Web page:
1) The Roman Empire and the Indian

1) The Roman Empire and the Indian Ocean: The Ancient World Economy and the Kingdoms of Africa, Arabia and India – Raoul McLaughlin
Pen and Sword | 2014 | EPUB

The ancient evidence suggests that international commerce supplied Roman government with up to a third of the revenues that sustained their empire. In ancient times large fleets of Roman merchant ships set sail from Egypt on voyages across the Indian Ocean. They sailed from Roman ports on the Red Sea to distant kingdoms on the east coast of Africa and the seaboard off southern Arabia. Many continued their voyages across the ocean to trade with the rich kingdoms of ancient India. Freighters from the Roman Empire left with bullion and returned with cargo holds filled with valuable trade goods, including exotic African products, Arabian incense and eastern spices. This book examines Roman commerce with Indian kingdoms from the Indus region to the Tamil lands. It investigates contacts between the Roman Empire and powerful African kingdoms, including the Nilotic regime that ruled Meroe and the rising Axumite Realm. Further chapters explore Roman dealings with the Arab kingdoms of south Arabia, including the Saba-Himyarites and the Hadramaut Regime, which sent caravans along the incense trail to the ancient rock-carved city of Petra. The Roman Empire and the Indian Ocean is the first book to bring these subjects together in a single comprehensive study that reveals Rome’s impact on the ancient world and explains how international trade funded the Legions that maintained imperial rule. It offers a new international perspective on the Roman Empire and its legacy for modern society.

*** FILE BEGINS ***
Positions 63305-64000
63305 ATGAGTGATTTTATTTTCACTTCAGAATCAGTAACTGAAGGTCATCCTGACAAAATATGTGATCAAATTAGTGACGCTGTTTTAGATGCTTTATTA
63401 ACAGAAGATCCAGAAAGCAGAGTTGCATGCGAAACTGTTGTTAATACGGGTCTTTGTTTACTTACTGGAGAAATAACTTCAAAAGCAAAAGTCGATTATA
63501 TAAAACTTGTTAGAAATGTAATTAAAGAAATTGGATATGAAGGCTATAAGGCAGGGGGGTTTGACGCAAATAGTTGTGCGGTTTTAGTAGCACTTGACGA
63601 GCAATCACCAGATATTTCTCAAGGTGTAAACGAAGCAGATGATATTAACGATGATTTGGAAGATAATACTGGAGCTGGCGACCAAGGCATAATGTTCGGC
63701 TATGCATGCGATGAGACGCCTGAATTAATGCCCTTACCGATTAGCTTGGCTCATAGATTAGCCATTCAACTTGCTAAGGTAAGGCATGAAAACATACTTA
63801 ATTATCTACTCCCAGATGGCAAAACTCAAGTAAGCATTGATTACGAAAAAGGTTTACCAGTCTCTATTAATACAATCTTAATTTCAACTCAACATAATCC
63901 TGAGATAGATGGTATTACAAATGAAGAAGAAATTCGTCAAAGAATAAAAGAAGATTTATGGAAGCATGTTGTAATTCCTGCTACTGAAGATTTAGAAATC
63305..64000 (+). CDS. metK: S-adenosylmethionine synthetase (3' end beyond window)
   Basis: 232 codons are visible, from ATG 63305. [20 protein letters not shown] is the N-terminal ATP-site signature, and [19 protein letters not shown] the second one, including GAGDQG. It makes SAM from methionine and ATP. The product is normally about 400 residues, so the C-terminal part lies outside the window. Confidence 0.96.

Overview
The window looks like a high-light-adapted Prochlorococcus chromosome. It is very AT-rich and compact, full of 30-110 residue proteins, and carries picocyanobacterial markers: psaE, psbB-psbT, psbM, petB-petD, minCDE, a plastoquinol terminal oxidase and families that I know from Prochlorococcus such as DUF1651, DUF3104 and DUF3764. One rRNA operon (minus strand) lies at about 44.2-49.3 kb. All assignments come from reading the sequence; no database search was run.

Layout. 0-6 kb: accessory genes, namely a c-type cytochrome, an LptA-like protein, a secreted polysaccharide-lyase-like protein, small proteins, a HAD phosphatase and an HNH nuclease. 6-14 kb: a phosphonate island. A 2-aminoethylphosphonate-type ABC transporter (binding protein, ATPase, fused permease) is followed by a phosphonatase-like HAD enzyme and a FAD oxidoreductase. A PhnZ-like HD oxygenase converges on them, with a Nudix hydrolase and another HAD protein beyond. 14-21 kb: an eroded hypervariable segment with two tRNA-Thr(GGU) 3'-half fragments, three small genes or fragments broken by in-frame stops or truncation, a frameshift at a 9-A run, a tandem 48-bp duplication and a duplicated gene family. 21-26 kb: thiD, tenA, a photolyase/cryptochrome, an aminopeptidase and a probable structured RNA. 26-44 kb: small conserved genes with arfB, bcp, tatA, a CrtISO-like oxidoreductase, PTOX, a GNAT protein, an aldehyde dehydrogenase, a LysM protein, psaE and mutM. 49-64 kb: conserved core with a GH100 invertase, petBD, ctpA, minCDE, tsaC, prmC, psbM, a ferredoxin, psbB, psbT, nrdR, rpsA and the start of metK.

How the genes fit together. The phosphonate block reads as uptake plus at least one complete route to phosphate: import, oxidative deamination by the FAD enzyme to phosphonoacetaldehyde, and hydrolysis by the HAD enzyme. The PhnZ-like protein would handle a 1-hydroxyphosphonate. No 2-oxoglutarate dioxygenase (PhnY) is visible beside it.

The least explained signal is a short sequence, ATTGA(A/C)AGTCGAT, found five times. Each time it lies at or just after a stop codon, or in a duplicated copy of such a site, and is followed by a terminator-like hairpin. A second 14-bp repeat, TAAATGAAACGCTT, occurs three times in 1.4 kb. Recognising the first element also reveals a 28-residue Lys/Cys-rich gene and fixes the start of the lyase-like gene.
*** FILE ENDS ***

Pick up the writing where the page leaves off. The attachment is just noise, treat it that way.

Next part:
2) The Roman Empire and the Silk Routes: The Ancient World Economy and the Empires of Parthia, Central Asia and Han China – Raoul McLaughlin
Pen and Sword | 2016 | EPUB

The Roman Empire and the Silk Routes investigates the trade routes between Rome and the powerful empires of inner Asia, including the Parthian regime which ruled ancient Persia (Iran). It explores Roman dealings with the Kushan Empire which seized power in Bactria (Afghanistan) and laid claim to the Indus Kingdoms. Further chapters examine the development of Palmyra as a leading caravan city on the edge of Roman Syria and consider trade ventures through the Tarim territories that led Roman merchants to Han China. The Han Empire of ancient China matched that of Rome in scale and possessed military technology surpassing that of Roman legions. The Han established a system of Central Asian trade routes known as the Silk Road that carried eastern products as far as Persia and the frontiers of the Roman Empire. This is the first book to address these subjects in a single comprehensive study. It explores Rome’s impact on the ancient world economy and reveals what the Chinese and Romans knew about their rival Empires.